Entrepreneurs share their best tips for success

by | Jan 22, 2021 | Blog

David Pawlan

David Pawlan

Co-Founder of Aloa

The biggest piece of advice I would give to an aspiring entrepreneur in 2021 is to make sure that you are in love with the problem you are trying to solve, not the solution you have in mind itself.
Being an entrepreneur is not easy.
You’re going to face your highest of highs and lowest of lows, sometimes within minutes of each other.
The pathway for an entrepreneur is about iterating and accepting failure as a stepping stone to learn.
If you are in love with your solution that you have in mind, then any deterrence, any criticism, or any roadblocks will serve as roadblocks rather than as motivators.
If you are in love with the problem, then you are positioned to accept any roadblocks as a blessing, as it shows you just one more way that doesn’t work, in other words, one step closer to finding the right solution.
Fall in love with the problem, not the solution.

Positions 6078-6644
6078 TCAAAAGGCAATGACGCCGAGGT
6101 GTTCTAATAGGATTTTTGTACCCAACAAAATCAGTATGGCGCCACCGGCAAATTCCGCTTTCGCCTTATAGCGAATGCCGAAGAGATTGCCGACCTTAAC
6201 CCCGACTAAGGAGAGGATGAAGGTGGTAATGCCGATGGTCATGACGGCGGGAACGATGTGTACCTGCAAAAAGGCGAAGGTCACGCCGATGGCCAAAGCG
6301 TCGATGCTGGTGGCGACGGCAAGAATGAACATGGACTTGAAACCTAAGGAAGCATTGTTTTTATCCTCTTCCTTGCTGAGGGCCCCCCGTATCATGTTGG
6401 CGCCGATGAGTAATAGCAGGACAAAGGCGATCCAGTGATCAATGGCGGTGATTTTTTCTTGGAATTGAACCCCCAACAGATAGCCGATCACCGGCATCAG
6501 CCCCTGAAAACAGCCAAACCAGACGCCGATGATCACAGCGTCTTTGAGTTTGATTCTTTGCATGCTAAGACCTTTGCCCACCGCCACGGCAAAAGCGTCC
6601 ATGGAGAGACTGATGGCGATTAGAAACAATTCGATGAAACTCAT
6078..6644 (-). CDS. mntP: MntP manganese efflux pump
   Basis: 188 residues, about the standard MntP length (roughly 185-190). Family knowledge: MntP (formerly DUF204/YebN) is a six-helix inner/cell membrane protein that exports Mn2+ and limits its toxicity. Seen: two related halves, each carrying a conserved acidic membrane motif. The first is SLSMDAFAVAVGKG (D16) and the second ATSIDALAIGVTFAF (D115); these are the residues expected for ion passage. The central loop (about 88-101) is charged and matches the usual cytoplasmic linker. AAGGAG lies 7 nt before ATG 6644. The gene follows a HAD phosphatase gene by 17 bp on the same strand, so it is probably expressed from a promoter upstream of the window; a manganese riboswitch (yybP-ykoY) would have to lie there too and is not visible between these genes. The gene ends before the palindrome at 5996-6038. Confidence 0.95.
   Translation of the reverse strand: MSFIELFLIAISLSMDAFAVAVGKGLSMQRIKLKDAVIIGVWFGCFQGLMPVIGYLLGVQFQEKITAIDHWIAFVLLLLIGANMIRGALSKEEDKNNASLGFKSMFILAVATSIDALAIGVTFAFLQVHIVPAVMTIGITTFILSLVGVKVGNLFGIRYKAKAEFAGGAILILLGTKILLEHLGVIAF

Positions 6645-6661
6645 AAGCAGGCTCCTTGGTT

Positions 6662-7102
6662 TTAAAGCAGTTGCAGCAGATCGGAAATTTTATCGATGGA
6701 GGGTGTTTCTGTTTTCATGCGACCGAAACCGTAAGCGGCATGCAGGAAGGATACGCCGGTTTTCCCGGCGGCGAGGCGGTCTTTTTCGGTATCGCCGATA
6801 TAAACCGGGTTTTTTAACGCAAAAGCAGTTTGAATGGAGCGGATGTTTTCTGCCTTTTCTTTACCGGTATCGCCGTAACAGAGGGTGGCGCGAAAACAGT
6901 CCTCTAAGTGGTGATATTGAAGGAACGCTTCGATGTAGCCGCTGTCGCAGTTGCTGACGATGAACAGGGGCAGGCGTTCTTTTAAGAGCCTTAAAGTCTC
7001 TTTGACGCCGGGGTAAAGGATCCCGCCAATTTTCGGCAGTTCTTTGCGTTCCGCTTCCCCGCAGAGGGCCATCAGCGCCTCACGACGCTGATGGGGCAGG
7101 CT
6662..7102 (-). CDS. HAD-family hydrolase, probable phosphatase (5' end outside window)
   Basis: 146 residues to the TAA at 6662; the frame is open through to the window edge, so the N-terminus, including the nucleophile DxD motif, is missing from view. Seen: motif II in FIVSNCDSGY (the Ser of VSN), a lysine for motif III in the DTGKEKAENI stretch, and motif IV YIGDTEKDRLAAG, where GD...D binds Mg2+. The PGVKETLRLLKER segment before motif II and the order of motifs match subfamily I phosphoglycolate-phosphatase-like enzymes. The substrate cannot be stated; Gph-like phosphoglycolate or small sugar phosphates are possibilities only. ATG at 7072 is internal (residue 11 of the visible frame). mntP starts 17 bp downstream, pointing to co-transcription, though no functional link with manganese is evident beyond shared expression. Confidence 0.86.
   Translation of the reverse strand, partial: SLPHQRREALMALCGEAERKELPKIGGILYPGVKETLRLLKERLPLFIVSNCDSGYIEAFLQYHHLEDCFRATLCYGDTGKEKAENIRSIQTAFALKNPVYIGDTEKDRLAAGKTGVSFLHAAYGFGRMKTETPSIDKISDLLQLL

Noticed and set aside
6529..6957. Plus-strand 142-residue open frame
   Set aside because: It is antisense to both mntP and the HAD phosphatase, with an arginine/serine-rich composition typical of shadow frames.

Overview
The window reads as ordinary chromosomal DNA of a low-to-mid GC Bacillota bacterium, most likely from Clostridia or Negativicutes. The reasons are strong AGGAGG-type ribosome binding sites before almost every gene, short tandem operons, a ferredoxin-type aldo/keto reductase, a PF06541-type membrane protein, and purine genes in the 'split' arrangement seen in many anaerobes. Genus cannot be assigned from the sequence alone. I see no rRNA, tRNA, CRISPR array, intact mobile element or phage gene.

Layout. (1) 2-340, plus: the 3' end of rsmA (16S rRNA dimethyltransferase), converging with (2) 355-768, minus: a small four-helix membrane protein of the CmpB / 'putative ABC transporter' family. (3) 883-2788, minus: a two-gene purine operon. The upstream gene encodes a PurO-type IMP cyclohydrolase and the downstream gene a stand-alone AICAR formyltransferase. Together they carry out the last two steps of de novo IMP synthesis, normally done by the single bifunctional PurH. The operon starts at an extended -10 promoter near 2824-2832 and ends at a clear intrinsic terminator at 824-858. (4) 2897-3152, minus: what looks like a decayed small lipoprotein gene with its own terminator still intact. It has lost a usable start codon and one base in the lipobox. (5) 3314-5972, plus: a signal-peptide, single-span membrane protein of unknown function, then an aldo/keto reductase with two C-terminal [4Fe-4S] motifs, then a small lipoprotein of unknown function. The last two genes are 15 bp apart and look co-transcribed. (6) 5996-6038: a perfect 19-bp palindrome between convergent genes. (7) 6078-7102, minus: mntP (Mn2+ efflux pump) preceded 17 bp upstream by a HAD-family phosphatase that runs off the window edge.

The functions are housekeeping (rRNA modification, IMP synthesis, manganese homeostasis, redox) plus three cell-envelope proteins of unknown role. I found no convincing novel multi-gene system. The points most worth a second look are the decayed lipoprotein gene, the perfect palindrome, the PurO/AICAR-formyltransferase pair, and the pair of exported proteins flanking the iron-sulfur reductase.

Aloa

Nicholas Mathews

Nicholas Mathews

CEO of MainVest

The small businesses that we have seen do well through Covid are those who change both strategy and structurally.
Letting your own community invest with your company creates a deeper emotional connection and potential ROI.
As for structure change, our small business owners who create virtual experiences and successfully find new ways to serve their customers have outperformed their previous years during the pandemic!
MainVest

Carl Mazzanti

Carl Mazzanti

President + Co-founder of eMazzanti Technologies

The most successful, established entrepreneurs I know are leveraging mentors.
Some mentors might be on your staff or providing services to your company.
There are terrific mentor/peer groups for business owners such as Vistage, that help even experienced CEOs sharpen their game.
When choosing a mentor, first and foremost, you need to respect the person you are taking advice from.